Leaders of auto safety groups, along with two U.S. Senators, are urging Congress to make changes to a proposed bill that would establish guidelines for automakers that manufacture autonomous vehicles.
At a news conference in advance of the Senate Commerce Committee's "mark up" of the AV Start Act, Jackie Gillan, president of Advocates for Highway and Auto Safety, said the legislation has serious flaws.
"Unfortunately this bill lacks adequate government oversight and industry accountability," Gillan said. "We're urging the Senate Commerce Committee to make safe and sensible improvements to the bill."
The safety advocates voiced several concerns, but among them is the fact that the AV Start Act gives a greenlight to carmakers to begin turning out self-driving cars for consumers to purchase.
'Ignores recent history'
Joan Claybrook, a former administrator of the National Highway Traffic Safety Administration (NHTSA), said the legislation ignores recent history, including mistakes made by the auto industry.
"It puts auto and tech companies who basically wrote the bill in the driver's seat in the development and deployment of unproven autonomous vehicles," Claybrook said. "It puts the federal auto safety agency in the back seat in terms of ensuring industry accountability."
Sen. Edward Markey (D-Mass.), a member of the Senate Commerce Committee, acknowledged that autonomous vehicles are part of the future, but he worries they will be rushed to market and will create as many problems as they solve.
"[Autonomous vehicles can] pose major safety, as well as privacy and cybersecurity, problems if there are no appropriate safeguards in place," he said.
Amendments to be offered
Markey said he would introduce amendments to the bill to "establish enforceable rules of the road." Fellow Senator Richard Blumenthal (D-Conn.) is concerned the AV Start Act would override state laws that are more strict in their regulation of autonomous vehicles. He says he will also seek an amendment requiring automakers to provide a manual override in all vehicles.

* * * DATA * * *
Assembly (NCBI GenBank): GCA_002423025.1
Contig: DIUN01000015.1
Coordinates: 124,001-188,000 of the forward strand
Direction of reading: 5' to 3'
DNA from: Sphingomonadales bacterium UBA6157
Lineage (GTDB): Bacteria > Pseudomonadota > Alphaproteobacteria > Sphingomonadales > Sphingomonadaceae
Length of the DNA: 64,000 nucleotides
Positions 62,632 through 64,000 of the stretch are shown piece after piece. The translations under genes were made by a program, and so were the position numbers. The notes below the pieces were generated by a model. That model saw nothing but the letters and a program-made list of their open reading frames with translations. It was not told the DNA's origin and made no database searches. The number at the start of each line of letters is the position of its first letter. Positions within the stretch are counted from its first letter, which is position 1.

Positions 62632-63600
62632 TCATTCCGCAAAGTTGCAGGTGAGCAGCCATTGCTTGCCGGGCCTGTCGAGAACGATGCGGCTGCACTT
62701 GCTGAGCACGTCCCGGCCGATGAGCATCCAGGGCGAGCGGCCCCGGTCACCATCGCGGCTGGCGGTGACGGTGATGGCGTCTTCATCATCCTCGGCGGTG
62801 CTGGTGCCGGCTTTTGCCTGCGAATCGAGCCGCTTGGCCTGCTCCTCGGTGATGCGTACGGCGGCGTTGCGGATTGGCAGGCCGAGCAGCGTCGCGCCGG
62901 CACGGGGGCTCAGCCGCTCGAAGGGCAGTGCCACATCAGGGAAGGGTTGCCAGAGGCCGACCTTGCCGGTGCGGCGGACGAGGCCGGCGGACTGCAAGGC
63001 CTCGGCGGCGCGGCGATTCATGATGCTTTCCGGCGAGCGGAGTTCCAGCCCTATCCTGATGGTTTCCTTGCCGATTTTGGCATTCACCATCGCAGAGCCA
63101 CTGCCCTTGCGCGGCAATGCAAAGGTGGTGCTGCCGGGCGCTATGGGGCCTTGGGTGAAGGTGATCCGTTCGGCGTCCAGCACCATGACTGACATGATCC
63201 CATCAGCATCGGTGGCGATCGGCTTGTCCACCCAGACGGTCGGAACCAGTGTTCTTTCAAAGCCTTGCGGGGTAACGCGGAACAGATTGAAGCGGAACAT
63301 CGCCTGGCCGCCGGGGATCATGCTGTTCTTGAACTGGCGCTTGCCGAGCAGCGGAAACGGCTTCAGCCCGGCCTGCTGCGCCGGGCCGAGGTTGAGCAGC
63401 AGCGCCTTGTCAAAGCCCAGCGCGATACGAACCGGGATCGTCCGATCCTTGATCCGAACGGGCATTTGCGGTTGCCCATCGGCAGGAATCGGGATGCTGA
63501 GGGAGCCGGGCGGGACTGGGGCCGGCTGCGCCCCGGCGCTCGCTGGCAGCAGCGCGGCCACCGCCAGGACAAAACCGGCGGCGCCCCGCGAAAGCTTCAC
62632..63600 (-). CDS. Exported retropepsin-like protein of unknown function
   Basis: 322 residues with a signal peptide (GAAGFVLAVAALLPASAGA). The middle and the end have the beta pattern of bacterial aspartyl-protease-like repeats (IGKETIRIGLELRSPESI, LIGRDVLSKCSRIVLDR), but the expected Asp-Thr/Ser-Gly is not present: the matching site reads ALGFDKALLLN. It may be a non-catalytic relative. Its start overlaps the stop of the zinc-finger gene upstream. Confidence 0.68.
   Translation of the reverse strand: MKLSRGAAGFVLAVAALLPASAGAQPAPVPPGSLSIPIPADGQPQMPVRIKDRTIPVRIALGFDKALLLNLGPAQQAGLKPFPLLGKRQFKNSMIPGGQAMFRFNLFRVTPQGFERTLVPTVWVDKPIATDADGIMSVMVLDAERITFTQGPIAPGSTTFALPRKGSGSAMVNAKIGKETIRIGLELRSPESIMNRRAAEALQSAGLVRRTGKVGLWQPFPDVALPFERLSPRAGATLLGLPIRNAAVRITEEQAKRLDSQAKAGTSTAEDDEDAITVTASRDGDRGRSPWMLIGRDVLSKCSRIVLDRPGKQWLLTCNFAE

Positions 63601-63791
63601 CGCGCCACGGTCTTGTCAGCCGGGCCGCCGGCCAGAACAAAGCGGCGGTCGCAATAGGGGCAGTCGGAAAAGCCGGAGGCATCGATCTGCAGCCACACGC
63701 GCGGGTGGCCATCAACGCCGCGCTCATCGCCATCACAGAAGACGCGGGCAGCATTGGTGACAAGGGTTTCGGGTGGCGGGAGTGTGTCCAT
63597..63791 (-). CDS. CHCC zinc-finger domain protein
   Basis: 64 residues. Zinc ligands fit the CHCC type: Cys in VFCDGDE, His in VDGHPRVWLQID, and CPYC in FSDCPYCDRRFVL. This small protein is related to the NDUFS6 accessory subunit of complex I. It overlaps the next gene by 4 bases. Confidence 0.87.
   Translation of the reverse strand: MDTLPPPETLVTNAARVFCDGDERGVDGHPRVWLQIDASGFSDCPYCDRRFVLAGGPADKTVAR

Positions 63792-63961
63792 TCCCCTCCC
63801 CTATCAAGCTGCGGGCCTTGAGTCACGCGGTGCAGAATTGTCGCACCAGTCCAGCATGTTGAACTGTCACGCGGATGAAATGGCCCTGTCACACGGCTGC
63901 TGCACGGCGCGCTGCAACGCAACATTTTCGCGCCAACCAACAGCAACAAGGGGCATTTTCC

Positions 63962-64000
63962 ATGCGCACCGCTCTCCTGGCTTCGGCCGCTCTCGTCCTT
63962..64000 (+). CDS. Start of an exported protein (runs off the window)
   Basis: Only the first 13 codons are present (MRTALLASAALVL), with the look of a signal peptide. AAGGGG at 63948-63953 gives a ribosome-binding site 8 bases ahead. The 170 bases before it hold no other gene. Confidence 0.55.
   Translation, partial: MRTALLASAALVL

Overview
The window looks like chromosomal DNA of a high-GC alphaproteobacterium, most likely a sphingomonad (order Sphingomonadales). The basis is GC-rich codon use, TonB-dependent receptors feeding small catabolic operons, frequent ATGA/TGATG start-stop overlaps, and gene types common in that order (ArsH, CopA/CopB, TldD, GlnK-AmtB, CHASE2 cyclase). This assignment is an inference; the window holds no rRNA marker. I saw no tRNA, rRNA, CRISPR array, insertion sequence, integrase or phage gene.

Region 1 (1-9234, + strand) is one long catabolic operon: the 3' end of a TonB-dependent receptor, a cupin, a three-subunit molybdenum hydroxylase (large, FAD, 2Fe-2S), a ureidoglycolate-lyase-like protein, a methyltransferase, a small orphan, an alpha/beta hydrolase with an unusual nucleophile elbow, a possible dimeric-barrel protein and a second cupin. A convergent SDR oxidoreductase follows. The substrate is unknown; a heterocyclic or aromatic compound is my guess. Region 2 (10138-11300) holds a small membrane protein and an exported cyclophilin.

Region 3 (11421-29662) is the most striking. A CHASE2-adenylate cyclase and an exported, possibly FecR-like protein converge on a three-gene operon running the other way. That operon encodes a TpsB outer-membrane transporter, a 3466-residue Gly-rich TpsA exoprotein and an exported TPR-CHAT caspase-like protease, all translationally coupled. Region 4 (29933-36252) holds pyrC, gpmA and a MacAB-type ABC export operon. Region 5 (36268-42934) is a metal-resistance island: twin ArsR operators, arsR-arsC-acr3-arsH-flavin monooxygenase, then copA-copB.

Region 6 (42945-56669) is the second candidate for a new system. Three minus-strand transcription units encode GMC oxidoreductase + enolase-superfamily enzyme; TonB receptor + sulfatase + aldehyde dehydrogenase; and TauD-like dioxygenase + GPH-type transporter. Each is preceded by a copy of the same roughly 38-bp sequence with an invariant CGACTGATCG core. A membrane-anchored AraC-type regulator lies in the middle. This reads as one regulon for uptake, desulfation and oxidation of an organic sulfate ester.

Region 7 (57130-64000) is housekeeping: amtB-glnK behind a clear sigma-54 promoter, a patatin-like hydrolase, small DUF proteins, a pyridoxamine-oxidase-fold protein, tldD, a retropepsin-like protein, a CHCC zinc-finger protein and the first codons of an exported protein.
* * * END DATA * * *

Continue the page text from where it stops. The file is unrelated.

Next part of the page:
Safety advocates are concerned that the legislation exempts autonomous car makers from many federal safety standards. Currently, only 2,500 vehicles are exempt from Federal Motor Vehicle Safety Standards (FMVSS), since they are being tested. Under the proposed bill, they said that number jumps to 50,000 in the first year and then 100,000 in year three.
Drug laws are stricter
Safety advocates also point out that these exempt vehicles have not yet been proven to be safe. Dr. Steve Hargarten, emergency physician and professor at the Medical College of Wisconsin, says the AV Start Act is nothing like the laws governing new drugs.
"It rushes new technologies to market without adequately balancing public safety and economic motives, or ensuring government oversight of industry progress," he said. "New drugs have to undergo much more vigorous testing."
The groups represented at the news conference agreed that autonomous cars can be a public benefit by reducing the number of traffic accidents caused by human error. But they say the technology has not yet proven itself and that the rules Congress is considering don't go far enough to ensure public safety.